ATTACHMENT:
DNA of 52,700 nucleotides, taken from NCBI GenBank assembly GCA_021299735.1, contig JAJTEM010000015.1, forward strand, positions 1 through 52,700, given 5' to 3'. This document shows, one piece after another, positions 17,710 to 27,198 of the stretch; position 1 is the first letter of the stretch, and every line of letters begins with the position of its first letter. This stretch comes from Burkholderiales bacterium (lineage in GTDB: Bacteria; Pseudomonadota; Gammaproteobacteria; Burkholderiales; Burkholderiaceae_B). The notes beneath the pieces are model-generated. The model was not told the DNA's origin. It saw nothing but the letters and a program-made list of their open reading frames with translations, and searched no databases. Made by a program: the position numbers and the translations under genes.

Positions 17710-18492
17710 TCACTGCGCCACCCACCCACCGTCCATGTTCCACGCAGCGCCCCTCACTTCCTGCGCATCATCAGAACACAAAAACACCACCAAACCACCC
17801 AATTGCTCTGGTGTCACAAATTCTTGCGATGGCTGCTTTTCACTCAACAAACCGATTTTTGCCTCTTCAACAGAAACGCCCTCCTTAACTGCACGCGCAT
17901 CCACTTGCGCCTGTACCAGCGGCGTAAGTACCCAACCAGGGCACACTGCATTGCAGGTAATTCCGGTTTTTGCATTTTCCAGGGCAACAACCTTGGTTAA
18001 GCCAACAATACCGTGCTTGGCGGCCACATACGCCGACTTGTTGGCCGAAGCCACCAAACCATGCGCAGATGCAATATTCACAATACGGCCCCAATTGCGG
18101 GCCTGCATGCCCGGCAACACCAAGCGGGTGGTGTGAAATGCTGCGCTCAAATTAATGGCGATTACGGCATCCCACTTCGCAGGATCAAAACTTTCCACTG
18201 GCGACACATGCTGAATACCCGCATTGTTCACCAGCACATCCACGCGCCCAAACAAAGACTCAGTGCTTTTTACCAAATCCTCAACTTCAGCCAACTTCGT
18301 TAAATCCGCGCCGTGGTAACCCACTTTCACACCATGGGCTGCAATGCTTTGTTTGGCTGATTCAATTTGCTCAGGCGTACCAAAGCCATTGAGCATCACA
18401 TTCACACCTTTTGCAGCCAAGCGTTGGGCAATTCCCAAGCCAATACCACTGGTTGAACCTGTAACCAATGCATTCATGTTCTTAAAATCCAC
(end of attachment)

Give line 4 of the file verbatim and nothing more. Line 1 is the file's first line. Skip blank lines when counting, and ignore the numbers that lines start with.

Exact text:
17801 AATTGCTCTGGTGTCACAAATTCTTGCGATGGCTGCTTTTCACTCAACAAACCGATTTTTGCCTCTTCAACAGAAACGCCCTCCTTAACTGCACGCGCAT